New Detroit Lions general manager Bob Quinn has made improving the blocking of the team his primary offseason focus as he signed the top right tackle in free agency, Rick Wagner, and then managed to pull T.J. Lang away from the rival Packers. He also signed Cardinals blocking tight end Darren Fells to improve that area.
The offensive line in general has been a focus since Quinn came to Detroit, drafting Taylor Decker in the first round of 2016 followed by Graham Glasgow and Joe Dahl later in the draft. His strategy saw Riley Reiff move on in free agency to the Minnesota Vikings while Larry Warford got his payday with the New Orleans Saints. That leaves only Laken Tomlinson and Travis Swanson from the Mayhew days, but only Swanson is expected to start in 2017.
Fans weren’t really excited when the Lions drafted Tomlinson in the first round of the 2015 draft. Detroit wisely traded down and acquired Manny Ramirez from the Broncos, but it was surprising when they then picked another guard when their name came up again.
Regarded as the top true guard in the 2015 draft, Tomlinson was heavily scouted by several teams and was expected to not last past the New England Patriots at the 32nd overall pick. He started and played sporadically as a rookie before entering 2016 as the incumbent but eventually lost the job to Glasgow, who would play there most of the season and played well enough—though not great—to leave many thinking it’s his job to lose coming into the season.
Fans never warmed to the Tomlinson pick, and despite showing some very promising potential when playing right guard against the Rams and a late season surge after Swanson’s injury pushed Glasgow back to guard, fans are already talking about how to get him out of town.
Normally that’s just hyperbole; fans don’t like a guy and want him cut regardless of cap or roster circumstances. However, in the case of Tomlinson, we’re talking about a guy who was replaced on the roster last season, blocked from his only avenue to a starting role in the coming season by a free agent, and fits an athletic profile outside of what the new general manager prefers. The roster currently has Joe Dahl, who many expected would challenge Tomlinson at guard this coming season, and Brandon Thomas, a former high pick that the Lions kept on their practice squad and blocked from being signed away. Tomlinson has starting experience, but there’s very little to hold him on this roster with its present makeup.
The thing is, the Lions get no cap savings for cutting Tomlinson, and in fact would end up paying more than what they would if they just kept him on the roster. His current cap number is $2,331,886 according to OverTheCap, but it would leave the Lions with $3,451,476 in dead money if he were cut. The team doesn’t get much of a cap saving if they trade him, only $92,706, but it raises some pretty interesting questions when you look at that route.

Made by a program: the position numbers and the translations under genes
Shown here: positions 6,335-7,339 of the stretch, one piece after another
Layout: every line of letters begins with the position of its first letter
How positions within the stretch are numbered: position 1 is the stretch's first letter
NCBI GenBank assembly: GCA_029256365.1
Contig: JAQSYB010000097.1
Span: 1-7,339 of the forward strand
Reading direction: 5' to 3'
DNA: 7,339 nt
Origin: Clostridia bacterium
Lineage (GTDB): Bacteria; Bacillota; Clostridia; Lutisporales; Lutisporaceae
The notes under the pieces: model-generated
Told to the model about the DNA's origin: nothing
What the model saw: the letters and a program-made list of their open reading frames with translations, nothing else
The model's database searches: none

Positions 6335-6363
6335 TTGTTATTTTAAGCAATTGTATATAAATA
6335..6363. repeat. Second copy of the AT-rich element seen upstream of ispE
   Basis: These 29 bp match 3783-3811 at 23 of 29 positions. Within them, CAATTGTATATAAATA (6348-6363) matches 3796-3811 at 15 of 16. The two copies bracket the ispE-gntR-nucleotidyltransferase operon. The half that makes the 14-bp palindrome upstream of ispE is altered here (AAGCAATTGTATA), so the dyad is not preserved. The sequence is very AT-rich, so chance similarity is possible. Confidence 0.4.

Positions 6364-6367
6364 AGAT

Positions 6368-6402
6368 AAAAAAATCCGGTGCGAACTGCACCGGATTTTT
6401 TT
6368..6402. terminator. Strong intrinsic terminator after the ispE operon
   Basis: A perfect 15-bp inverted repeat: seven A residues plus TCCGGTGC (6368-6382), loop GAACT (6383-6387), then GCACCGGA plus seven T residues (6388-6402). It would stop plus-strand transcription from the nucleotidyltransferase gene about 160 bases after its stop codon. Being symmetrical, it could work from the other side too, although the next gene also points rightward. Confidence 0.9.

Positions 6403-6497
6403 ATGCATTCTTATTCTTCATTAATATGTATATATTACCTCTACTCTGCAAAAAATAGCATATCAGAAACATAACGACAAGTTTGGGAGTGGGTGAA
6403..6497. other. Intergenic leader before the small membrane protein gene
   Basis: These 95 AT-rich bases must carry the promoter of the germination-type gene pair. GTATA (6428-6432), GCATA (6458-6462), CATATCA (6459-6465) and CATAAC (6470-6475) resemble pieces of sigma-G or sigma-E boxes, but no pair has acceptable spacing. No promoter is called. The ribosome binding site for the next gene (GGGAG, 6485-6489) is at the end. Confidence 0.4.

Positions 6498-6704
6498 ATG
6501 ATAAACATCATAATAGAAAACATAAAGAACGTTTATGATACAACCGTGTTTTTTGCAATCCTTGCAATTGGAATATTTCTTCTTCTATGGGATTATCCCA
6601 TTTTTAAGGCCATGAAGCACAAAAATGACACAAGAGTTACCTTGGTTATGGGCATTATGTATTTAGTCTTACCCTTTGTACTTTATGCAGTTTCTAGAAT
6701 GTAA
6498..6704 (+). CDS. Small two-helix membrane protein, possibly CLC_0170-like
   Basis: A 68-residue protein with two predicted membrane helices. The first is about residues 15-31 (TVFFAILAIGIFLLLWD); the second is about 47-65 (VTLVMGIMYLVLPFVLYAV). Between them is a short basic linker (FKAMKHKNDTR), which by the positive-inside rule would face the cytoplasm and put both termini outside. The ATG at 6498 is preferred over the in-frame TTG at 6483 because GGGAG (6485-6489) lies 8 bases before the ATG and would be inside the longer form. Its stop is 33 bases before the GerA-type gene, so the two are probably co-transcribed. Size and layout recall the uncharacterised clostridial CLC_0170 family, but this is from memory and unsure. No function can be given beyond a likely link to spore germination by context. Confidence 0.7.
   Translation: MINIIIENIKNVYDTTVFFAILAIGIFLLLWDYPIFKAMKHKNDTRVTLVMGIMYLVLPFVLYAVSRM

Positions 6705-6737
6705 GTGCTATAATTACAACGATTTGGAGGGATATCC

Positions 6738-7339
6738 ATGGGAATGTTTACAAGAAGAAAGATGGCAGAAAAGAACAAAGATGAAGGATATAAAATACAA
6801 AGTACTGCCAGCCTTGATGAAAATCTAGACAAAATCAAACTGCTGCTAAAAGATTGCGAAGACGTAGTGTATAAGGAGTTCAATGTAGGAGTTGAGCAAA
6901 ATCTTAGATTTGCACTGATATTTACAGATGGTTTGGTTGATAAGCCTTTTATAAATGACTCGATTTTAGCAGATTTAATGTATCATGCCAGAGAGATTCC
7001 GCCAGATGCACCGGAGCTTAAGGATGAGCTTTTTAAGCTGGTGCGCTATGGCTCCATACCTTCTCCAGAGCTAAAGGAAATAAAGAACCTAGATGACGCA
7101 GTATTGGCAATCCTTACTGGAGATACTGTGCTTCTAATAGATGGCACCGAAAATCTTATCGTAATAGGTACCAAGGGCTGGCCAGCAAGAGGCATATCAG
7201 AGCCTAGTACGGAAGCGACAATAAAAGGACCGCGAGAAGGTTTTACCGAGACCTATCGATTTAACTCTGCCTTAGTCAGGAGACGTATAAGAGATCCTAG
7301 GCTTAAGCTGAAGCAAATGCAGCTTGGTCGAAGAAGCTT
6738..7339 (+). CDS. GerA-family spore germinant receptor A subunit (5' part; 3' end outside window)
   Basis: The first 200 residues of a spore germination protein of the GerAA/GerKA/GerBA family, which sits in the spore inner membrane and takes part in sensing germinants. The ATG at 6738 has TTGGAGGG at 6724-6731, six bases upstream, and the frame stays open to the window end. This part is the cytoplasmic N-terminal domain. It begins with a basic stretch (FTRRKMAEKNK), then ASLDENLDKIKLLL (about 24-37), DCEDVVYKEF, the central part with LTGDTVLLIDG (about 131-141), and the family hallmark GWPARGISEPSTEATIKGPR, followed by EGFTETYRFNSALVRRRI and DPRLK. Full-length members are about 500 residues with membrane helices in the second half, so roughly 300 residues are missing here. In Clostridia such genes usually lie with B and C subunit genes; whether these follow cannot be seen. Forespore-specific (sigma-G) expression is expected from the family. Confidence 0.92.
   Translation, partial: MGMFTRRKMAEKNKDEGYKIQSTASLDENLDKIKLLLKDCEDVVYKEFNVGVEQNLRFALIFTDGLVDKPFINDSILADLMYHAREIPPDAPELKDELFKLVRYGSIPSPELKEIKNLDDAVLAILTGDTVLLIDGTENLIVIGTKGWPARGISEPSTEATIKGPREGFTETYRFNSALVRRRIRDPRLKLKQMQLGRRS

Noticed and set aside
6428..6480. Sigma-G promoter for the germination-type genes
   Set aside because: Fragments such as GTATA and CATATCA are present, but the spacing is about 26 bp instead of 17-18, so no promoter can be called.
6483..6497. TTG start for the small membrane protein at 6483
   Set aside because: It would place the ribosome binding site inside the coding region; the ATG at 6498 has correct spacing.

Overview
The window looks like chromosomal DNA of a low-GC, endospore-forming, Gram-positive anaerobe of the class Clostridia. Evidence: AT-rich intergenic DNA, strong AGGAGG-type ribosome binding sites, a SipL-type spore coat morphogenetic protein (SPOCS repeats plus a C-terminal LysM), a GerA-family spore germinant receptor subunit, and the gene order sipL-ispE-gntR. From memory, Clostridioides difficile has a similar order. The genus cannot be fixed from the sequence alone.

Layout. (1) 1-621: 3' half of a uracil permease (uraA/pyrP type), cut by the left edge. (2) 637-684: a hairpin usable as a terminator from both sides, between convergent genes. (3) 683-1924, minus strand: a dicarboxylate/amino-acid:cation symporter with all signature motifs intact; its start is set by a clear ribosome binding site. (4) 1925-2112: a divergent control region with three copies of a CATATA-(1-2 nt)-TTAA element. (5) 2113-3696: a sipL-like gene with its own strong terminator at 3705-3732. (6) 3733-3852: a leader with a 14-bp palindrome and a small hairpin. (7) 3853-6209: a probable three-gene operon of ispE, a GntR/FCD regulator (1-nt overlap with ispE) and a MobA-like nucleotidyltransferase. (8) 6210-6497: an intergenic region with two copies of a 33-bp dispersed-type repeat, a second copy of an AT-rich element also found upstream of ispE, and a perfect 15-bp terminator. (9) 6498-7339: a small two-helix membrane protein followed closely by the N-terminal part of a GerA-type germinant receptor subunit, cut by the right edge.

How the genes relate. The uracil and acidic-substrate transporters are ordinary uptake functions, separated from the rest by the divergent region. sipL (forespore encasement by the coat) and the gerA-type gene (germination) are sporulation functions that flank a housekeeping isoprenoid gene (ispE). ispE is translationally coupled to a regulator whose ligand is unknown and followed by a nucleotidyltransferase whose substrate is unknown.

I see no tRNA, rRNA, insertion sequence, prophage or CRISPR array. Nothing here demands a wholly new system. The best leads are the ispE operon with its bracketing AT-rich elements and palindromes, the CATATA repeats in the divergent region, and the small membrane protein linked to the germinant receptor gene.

We know already that the Patriots are busy with trades this (and every) offseason, and we also know that they showed heavy interest in Tomlinson prior to the 2015 draft. The Seattle Seahawks are also still looking for offensive line help and lost out on Lang when he signed in Detroit. The rival Packers are also reeling from losing their own free agents and have no current on roster replacement at right guard.
In most trade situations, fans over-estimate how much the team can get in return for a player. We often forget that Brandon Marshall was moved for two third-round picks once. With the guard market mostly dried up and the cost much higher than estimated, this is probably a situation where the Lions could get more for a player like Tomlinson than he’d have been worth in years prior. If packaged with an additional pick, the Lions could pull in as high as a third-round pick from a cash-strapped, guard-needy team but will likely be asking for a fourth or fifth straight up. This isn’t a situation like with Kyle Van Noy where the player had no value and there was no market. The cheap contract and fifth year option is going to be appealing to teams who need help at guard and think a change of scenery could help make late 2016 Laken Tomlinson become permanent.
Picking Tomlinson up now would allow a team to keep him on a very cap friendly contract and also retain the fifth-year option if he works out in their system. Since he is no longer part of the Lions’ long-term plans, it makes sense that they shop him to teams looking to bolster their offensive lines on the cheap. The guard market has shaped up much larger than many were anticipating and it is no longer a cheap position to fill in free agency. With trades flying all over the place, this is a move the Detroit Lions should be seriously considering, and I have no doubt Bob Quinn is furiously working his phone right.